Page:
A year ago I published a post on Protein and ageing, where I quickly explained the many roles of proteins in human physiology. Several reasons may lead individuals to increase their protein intake, depending on their specific health goals, lifestyles, and circumstances. Here are some common examples:
- Muscle building and strength training: People who engage in regular strength training or resistance exercises often require more protein to support muscle growth and repair. Athletes and bodybuilders may have higher protein needs.
- Ageing: As people age, there can be a natural decline in muscle mass and protein metabolism. Older adults may benefit from increased protein intake to maintain muscle mass, strength, and overall health.
- Weight management: Protein has a satiating effect and can help control appetite and reduce calorie intake. Including more protein in the diet can be beneficial for weight loss and weight management efforts.
- Pregnancy and breastfeeding: Pregnant and lactating women require extra protein to support the growth and development of the fetus or infant. Protein is essential for the formation of tissues and organs in the baby.
- Wound healing and surgery: After surgery or injury, the body needs additional protein to repair damaged tissues and promote wound healing. Healthcare providers may recommend increased protein intake during recovery.
- Chronic Illnesses: Some medical conditions, such as diabetes, kidney disease, and certain gastrointestinal disorders, may increase protein requirements or alter protein metabolism. Healthcare professionals can provide guidance on individualised protein needs in such cases. Always consult your GP when you consider changing your diet and have a chronic condition.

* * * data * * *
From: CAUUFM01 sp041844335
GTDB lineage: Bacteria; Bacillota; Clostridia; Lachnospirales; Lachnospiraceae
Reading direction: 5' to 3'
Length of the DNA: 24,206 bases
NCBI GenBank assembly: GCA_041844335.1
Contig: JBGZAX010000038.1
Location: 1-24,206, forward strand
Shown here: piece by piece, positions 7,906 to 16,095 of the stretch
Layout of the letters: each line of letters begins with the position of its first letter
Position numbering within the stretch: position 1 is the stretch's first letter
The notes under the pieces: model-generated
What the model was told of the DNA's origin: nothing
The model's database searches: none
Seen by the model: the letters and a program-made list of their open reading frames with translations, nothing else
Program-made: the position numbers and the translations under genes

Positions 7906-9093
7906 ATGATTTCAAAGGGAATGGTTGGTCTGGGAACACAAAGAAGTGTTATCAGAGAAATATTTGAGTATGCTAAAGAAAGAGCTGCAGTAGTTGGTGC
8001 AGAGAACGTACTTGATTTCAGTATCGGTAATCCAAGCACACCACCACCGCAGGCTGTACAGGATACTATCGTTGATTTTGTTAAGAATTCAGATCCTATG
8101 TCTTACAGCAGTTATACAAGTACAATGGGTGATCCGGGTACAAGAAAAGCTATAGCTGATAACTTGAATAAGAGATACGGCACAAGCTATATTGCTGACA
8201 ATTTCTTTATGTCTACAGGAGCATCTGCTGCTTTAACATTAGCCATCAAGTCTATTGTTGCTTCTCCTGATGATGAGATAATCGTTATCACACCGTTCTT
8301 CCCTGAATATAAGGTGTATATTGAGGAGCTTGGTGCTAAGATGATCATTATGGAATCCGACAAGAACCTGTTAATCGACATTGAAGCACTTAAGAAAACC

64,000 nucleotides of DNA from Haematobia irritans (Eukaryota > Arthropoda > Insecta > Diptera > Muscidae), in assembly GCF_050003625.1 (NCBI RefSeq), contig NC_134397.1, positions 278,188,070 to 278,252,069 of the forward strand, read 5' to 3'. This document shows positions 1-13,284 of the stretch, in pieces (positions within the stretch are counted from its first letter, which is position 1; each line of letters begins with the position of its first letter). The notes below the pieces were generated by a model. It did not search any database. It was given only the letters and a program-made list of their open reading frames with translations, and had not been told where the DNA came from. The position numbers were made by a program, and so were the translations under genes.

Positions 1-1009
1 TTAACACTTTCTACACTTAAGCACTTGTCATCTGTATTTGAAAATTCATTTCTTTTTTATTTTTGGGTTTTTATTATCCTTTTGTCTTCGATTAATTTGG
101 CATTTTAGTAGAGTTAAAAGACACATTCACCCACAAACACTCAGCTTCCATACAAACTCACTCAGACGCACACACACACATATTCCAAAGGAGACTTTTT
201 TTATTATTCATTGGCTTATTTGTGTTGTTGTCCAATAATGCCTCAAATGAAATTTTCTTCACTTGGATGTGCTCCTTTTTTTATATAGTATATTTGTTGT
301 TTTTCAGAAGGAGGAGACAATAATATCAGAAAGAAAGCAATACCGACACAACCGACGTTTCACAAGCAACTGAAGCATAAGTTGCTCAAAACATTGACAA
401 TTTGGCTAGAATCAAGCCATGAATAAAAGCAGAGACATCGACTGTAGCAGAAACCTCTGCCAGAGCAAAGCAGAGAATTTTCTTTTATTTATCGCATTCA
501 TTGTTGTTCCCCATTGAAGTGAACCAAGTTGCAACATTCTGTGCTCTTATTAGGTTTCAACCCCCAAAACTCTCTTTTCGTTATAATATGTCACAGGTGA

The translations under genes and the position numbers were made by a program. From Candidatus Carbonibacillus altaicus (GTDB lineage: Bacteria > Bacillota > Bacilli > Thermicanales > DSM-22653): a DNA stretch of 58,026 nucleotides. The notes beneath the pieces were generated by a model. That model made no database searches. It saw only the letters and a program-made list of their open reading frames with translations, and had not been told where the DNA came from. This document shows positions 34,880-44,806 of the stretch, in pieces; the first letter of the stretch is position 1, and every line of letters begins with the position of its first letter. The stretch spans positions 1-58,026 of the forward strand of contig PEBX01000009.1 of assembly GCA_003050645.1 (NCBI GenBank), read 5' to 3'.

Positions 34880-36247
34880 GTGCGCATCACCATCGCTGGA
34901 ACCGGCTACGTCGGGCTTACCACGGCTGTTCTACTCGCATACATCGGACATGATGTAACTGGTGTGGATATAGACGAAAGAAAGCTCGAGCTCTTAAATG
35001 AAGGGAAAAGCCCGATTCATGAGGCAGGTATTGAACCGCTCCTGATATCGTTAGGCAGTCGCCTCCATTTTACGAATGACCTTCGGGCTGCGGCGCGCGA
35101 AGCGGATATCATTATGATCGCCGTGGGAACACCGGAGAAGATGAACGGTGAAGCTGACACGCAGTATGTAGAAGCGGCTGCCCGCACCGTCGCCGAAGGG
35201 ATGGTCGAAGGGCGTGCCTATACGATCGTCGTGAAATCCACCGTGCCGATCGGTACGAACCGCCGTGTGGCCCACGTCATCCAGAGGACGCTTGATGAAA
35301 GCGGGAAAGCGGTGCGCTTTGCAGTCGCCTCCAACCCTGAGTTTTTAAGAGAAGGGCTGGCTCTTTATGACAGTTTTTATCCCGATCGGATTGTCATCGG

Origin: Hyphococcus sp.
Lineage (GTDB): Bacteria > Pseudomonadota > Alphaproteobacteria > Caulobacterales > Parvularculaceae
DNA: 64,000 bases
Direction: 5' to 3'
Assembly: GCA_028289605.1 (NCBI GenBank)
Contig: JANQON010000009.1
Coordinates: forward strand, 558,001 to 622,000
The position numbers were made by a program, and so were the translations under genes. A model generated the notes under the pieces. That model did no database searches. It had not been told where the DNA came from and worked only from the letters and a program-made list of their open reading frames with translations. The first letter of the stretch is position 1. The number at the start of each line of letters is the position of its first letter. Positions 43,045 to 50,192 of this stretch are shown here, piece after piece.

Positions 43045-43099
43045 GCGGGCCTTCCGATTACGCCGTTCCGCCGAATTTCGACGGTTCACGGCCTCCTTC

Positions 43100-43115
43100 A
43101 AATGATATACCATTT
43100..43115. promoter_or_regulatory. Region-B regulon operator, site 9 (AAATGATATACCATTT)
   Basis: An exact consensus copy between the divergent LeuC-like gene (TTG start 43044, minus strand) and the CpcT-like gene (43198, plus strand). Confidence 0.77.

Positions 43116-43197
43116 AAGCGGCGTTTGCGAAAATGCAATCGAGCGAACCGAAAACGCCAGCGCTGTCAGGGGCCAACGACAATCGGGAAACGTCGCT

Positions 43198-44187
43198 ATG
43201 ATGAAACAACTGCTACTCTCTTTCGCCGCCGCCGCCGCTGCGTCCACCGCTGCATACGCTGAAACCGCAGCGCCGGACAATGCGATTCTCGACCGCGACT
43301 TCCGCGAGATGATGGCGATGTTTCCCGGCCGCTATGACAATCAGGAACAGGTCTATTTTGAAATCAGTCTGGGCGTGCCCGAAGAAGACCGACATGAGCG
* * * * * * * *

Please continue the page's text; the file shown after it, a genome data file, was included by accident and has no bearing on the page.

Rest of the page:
- Vegetarian and vegan diets: Individuals following vegetarian or vegan diets may need to pay closer attention to protein intake to ensure they are getting enough essential amino acids. Plant-based protein sources can be lower in certain amino acids, so variety is key.
- Active lifestyles: People with physically demanding jobs or active lifestyles may need more protein to support their energy expenditure and overall health.
- Recovery from illness or infection: During illness or infection, the body’s protein needs can increase due to immune system activation and tissue repair. Adequate protein intake can help with a faster recovery.
- Malnutrition or undernutrition: Individuals who are malnourished or undernourished, whether due to poverty, food insecurity, or other factors, may need increased protein intake to address nutritional deficiencies.
It’s important to remember that individual protein requirements can vary widely based on age, gender, activity level, health status, and other factors. Consulting with a healthcare provider or a registered dietitian can help determine the appropriate protein intake for specific needs and goals, ensuring a balanced and healthy diet.